The authentic Golden Age Blue Beetle is Dan Garret,[19] son of a police officer killed via a legal. This Fox Feature Syndicate model of the nature debuted in Mystery Men Comics #1 (August 1939), and began appearing in his personal 60-issue collection in a while thereafter.[20] Fox Feature Syndicate sponsored a "Blue Beetle Day" on the 1939 New York World's Fair on August 7, 1940, beginning at 10:30 a.m. and including Three hundred children in relay-race finals on the Field of Special Events, following preliminaries in New York City parks. The race used to be broadcast over radio station WMCA.[21]

Charlton Comics reprinted some stories in its anthology titles and in a four-issue Blue Beetle reprint sequence numbered 18–21, despite the fact that there is no evidence that they obtained the rights to the character - just that they bought the printing plates to earlier tales.

In 1964, during the Silver Age of comics, Charlton revised the character for a brand new Blue Beetle series. Charlton's new Blue Beetle retained the original's identify (including a 2d "t"), but none of his powers or origin, making him a different character. This Beetle was once archaeologist Dan Garrett, who acquired a lot of superhuman powers (together with large power and imaginative and prescient, flight, and the facility to generate calories blasts) from a mystical scarab he found during a dig in Egypt, the place it have been used to imprison an evil mummified Pharaoh.[22] He would transform into the Blue Beetle by way of saying the words "Kaji Dha!" This version, through publisher Joe Gill and artist Tony Tallarico, was performed a minimum of first of all for camp, with stories like "The Giant Mummy Who was Not Dead". The Charlton Dan Garrett model of the Blue Beetle ran simplest till 1966 earlier than his alternative debuted.[23]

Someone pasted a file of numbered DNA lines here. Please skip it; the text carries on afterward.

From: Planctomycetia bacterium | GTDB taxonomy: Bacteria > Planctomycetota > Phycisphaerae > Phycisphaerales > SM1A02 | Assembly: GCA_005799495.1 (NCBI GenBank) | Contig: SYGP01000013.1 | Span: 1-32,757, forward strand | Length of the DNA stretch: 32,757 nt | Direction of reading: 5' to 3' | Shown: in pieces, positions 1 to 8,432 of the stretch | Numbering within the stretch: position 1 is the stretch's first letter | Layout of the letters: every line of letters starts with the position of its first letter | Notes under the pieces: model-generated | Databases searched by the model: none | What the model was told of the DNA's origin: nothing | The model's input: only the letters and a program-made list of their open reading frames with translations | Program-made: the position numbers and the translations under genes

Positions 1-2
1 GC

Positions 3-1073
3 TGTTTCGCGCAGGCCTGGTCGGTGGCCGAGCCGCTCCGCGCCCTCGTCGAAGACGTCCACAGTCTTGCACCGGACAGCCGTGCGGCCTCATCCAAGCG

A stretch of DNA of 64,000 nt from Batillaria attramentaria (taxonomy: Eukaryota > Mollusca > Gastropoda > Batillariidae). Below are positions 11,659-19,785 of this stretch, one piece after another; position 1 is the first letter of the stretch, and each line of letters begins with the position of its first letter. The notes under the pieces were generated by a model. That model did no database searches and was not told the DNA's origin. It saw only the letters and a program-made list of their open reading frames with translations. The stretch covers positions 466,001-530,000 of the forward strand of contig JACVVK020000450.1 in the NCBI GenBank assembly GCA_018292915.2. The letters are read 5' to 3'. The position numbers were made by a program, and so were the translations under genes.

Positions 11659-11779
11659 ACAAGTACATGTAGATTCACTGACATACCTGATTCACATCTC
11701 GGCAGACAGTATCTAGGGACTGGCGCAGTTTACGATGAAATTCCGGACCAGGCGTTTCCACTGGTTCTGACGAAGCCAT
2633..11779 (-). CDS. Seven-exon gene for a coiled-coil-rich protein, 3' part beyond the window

The Charlton version of Dan Garrett used to be spotlighted in the second challenge of DC's Eighties Secret Origins collection, during which his foundation was retold along with that of Ted Kord. Subsequent appearances by means of Dan Garrett (in flashback tales) include guest spots or cameos in Infinity, Inc., Captain Atom, JLA: Year One, and Legends of the DC Universe.

The personality briefly returned in DC Comics' first run of Blue Beetle,[24] resurrected through his mystical scarab to struggle in opposition to his successor. He can be noticed in more than a few flashback stories. His Forties incarnation is briefly glimpsed in DC's 1993 restricted collection The Golden Age.